The Ghost

Published: 2007
Author: Robert Harris

A stinging attack on New Labour, by one of its biggest supporters

There are some authors whose books you take to straight away – for me those authors include Jilly Cooper and John Grisham. There are others that can take a little more time to get used to. It took me a while to get into Ian Rankin, now I count him as one of my favourite crime writers so I generally find it worth persisting, particularly if it’s a genre you usually enjoy. Robert Harris was a grower on me. It took me three attempts to read Pompeii (although on the third attempt I could barely put it down) and who knows how many goes to get through Enigma. After a shaky start I now seem to get through Harris’ books really quite quickly, although, there does still seem to be a little bit of resistance – I have had The Ghost for about two years and not got round to reading it yet. Until now that is….

The story is narrated by a writer who has developed a healthy, if unremarkable, career ghost writing the memoirs of celebrities and sports personalities. Following the death of the previous author, the ghost writer (never named) is hired to work with former British Prime Minister Adam Lang on his memoirs. News that the International Criminal Court is likely to indict Lang on charges of war crimes increases the pressure on the ghost to produce the manuscript as quickly as possible, but he uncovers dangerous information about Lang which places his own life at risk.

This is Harris’ first contemporary novel and draws very much on his experience as a political journalist and commentator and his time at the heart of New Labour. Famously, Harris was the only journalist at Tony Blair’s side on the night of 1 May 1997 as the landslide victory for the Labour Party became apparent. As the country became disillusioned with Blair and New Labour, so too did Harris and he pours all of his anger out in the pages of this novel. Harris was desperate to get this book out before Blair’s own memoirs and stopped working on his Roman trilogy to focus on this book

The vain, mercurial Lang is a barely concealed portrait of Tony Blair, and his wife Ruth is even more recognisable as Cherie Blair. Or at least of the public perception of Cherie, I always had a soft spot for Mrs Blair and the character of Ruth, although spiky has some positive attributes which create a certain degree of sympathy for her. I do wonder if Harris had insider knowledge of Blair’s memoirs – he accurately captured the tedium of the book and the surprising lack of acknowledgement of his wife and children in Blair’s hefty tome.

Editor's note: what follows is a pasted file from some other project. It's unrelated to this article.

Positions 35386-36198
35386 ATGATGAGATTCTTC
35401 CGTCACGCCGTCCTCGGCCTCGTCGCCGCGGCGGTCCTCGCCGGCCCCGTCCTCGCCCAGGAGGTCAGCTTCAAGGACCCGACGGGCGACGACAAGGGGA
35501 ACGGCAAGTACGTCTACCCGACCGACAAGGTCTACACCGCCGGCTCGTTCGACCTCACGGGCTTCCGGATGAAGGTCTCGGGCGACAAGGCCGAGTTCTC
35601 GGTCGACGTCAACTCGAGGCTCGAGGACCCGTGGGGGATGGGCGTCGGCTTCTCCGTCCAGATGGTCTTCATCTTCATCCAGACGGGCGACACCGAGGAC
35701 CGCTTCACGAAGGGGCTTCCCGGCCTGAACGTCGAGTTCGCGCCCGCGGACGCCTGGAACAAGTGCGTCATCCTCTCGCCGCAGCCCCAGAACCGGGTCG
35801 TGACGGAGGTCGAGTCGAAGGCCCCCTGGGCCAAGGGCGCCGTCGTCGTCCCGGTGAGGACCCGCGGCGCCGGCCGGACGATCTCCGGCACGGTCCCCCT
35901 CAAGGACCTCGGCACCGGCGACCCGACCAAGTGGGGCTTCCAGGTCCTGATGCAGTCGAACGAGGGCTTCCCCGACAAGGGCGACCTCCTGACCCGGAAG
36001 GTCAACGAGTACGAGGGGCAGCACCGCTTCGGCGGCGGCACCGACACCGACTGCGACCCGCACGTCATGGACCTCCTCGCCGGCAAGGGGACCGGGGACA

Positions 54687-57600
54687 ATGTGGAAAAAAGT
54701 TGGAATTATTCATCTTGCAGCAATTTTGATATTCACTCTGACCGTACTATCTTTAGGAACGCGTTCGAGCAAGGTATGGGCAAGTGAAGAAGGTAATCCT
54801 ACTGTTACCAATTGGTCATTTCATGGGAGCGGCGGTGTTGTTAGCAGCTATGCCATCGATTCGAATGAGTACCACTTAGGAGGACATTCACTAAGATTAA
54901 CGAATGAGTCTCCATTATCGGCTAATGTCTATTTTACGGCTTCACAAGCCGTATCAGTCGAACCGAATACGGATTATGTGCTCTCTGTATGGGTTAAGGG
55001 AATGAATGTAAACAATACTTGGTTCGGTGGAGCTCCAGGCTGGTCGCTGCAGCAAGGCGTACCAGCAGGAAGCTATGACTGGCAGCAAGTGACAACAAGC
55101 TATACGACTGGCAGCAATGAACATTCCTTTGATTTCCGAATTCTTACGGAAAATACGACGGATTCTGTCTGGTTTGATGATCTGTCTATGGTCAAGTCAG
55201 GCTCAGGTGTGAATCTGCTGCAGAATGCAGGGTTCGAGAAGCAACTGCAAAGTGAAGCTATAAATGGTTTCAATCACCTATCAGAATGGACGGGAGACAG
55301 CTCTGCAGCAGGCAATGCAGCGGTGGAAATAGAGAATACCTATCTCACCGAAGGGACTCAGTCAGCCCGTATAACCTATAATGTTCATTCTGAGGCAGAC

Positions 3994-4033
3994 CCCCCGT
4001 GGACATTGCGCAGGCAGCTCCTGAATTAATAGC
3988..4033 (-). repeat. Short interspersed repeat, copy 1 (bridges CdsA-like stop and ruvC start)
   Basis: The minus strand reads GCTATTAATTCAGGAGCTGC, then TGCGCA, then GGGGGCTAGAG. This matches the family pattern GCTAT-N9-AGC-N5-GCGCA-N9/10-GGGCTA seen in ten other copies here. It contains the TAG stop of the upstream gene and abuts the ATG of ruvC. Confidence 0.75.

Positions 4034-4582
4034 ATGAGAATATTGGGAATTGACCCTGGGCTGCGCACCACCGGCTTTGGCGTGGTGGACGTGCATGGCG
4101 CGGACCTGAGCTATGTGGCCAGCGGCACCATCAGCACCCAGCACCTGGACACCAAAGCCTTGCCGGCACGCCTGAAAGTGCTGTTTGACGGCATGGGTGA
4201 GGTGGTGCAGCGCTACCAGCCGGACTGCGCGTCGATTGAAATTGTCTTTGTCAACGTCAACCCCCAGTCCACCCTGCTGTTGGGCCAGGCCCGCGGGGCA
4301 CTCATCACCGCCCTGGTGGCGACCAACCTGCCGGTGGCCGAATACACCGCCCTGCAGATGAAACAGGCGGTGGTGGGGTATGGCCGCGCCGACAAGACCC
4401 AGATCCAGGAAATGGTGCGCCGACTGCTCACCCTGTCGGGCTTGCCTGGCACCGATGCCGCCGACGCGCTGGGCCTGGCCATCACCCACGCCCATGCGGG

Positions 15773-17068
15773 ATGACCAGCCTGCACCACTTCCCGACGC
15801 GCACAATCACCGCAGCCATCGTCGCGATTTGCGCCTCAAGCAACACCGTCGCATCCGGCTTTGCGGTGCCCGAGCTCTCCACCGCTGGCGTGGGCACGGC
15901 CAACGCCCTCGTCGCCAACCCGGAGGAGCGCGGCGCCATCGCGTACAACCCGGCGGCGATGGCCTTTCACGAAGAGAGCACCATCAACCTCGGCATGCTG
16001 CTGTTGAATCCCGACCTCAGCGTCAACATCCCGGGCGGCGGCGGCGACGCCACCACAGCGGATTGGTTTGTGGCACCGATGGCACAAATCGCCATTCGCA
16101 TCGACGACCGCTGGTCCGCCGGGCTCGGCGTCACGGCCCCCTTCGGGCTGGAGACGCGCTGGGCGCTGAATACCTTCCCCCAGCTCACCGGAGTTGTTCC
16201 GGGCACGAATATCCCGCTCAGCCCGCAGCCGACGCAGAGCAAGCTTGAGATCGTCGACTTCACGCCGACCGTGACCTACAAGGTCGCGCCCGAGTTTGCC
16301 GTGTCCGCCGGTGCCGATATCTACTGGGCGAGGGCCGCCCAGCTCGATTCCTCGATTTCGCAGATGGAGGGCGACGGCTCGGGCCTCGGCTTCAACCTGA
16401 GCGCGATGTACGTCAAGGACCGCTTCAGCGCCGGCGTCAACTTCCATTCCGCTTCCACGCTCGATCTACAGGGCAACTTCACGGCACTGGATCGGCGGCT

In the end though, for all the recognisable characters and digs at Blair/Lang’s apparent lack of conviction, willingness to act as America’s right-hand man and the tension between the PM and former Foreign Secretary about the legality of war in the Middle East this is very clearly a work of fiction. A great, fun work of fiction with enough twists to keep the reader guessing and a top-notch denouement which had me holding my breath with excitement. It’s easy to find the comparisons with the real world and UK politics and some of that is fun, but you’ll enjoy the book more if you take it completely at face value as a fictional political thriller. Unless of course, you really like conspiracy theories…..

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  1. Fair review and interesting back story.

    Blair must have been turning in the back seat of the Daimler when he read it.

    I finished the book last night and, although I had already seen the film, I was very impressed – stunned even – at how cleverly the ‘narrator’ handled the ending. It’s rare to find a story with such a strong twist in the last three lines, so hats off to Mr. Harris.

    And to you, for a concise and informative review.

  2. RE ‘Blair must have been turning in the back seat of the Daimler when he read it.’, I meant the book. MO.

    • Shame, I like the idea of Blair squirming to the review. Not very likely though. I agree totally about the ending.

      Thanks for the kind words – hope to see you back soon.

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